“Writing my books is like handing out presents. Giving children pleasure gives you a wonderful sort of Father Christmassy feeling.” – Dick King-Smith, October 1995
Dick King-Smith was a gift to children. A beloved English children’s author, King-Smith grew up in a sort of well-to-do existence. His family owned a quality paper company and King-Smith was comfortable and happy with a small menagerie of pets. After serving in WWII, King-Smith became a farmer, then a teacher, and then a writer.
In The Water Horse, King-Smith delights young readers with an endearing tale of a Loch Ness Monster. The plot is sweet and simple. The writing is accessible, yet high in quality.
The story opens with a Scottish family discovering a strange looking egg that has washed up on the shore after a storm. The children secret the egg in the family bathtub for safe keeping overnight. The next morning, the egg has hatched into a strange and mythical baby sea creature. This tight-knit 1930s family includes a merchant sailor father who is mostly sea, a hard-working and practical mum, a live-in grandfather, and a pair of siblings. Once the sea creature is discovered by the adults, plans are made to move it into more suitable fish pond.
Over the course of this short and readable story, the family spends three years raising water horse Crusoe from a tiny hatchling to a tiger-sized sea creature with an incredible appetite and an ever-increasing need for a larger habitat. Over the course of those three years, the family makes the care of this creature a central feature of their life. In so doing, we are treated to a beautiful look into family teamwork and a family life based on shared values.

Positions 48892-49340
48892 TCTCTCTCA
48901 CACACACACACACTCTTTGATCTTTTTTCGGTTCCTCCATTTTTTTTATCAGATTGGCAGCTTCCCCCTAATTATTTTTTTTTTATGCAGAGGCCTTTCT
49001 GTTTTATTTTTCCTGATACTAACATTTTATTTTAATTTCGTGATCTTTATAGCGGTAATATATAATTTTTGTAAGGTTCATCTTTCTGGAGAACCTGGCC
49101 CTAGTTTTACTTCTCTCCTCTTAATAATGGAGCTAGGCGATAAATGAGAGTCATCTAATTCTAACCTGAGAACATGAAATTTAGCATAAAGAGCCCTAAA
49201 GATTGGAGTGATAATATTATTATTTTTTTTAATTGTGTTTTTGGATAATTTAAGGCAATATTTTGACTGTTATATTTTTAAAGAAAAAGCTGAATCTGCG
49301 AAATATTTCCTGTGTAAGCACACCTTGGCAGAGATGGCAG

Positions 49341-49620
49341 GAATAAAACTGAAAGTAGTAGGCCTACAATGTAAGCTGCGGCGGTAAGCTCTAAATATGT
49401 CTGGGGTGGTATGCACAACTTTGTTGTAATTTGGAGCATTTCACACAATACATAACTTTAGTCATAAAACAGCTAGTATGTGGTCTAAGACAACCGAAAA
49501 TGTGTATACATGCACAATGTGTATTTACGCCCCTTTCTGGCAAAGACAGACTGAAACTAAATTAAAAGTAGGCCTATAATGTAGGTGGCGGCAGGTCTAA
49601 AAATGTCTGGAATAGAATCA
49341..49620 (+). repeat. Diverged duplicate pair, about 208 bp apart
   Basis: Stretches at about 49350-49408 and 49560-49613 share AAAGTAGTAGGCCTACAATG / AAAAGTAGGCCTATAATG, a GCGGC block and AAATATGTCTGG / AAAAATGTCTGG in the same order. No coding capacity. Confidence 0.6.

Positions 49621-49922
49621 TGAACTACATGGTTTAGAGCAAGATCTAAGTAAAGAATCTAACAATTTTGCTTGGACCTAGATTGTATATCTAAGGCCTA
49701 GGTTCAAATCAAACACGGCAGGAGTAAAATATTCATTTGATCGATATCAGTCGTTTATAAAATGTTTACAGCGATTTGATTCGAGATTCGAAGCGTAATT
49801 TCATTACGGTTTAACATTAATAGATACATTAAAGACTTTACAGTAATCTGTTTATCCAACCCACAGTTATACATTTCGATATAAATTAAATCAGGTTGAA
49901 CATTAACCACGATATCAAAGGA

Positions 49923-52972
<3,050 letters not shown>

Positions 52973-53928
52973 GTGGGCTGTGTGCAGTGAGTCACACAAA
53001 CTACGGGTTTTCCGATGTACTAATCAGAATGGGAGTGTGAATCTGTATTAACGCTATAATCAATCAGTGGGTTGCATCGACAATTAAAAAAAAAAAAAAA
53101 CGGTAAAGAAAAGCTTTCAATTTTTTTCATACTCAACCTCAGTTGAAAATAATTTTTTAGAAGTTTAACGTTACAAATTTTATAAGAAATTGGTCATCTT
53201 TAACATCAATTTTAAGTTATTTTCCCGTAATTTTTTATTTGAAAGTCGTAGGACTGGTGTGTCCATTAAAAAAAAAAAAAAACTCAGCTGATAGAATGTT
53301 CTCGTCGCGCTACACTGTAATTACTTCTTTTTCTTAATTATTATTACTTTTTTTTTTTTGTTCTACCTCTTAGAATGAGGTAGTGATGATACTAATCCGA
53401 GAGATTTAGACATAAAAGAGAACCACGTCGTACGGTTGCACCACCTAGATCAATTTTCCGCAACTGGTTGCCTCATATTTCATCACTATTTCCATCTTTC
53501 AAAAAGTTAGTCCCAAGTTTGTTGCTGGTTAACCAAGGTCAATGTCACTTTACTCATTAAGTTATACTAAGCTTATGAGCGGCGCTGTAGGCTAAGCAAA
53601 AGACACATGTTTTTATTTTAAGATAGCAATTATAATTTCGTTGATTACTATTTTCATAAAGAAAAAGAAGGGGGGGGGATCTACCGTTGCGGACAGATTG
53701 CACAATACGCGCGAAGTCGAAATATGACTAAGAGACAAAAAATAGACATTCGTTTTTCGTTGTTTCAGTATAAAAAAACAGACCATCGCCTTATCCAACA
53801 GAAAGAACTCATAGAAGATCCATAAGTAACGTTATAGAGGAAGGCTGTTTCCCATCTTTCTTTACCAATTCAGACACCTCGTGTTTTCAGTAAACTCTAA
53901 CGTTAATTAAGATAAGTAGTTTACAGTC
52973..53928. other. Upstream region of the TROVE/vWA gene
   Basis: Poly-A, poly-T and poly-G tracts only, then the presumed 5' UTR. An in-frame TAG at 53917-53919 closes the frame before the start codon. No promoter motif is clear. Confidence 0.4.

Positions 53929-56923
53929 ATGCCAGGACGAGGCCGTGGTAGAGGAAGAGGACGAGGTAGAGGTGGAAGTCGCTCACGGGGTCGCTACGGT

A little bit like E. B. White, Dick King-Smith writes in two voices. While the majority of the storytelling is from the point of view of the humans, there is an intriguing second voice which reveals the intelligence and internal thoughts of the animal. I like that. When the shift occurs it interesting and delightful. It almost feels like we, the humans, are spying on the other humans and that we are watching them from the vantage point of the title character. Of course most of what we know about the humans couldn’t be known by the water horse. So, King-Smith writes in two voices instead of telling the story strictly from one perspective or the other.
There is one tiny bit that I do not love and that I should mention. Near the end of the story, the children’s father rents a truck from a cattle thief. I am not sure why this is included. It takes an otherwise clean and clear story and puts a wart or two on it. The family is stopped by the police when they are not recognized as regular cattle farmers. I suppose this adds a thin layer of intrigue in an otherwise quite simple story. I wish that King-Smith had just left it out.
This book is likely to be ideal for newly independent readers who are ready to build stamina by reading short chapter books. It would also be a fun read-aloud to do between bigger and heavier read-alouds. My youngest was captivated by the Audible version as young as age five.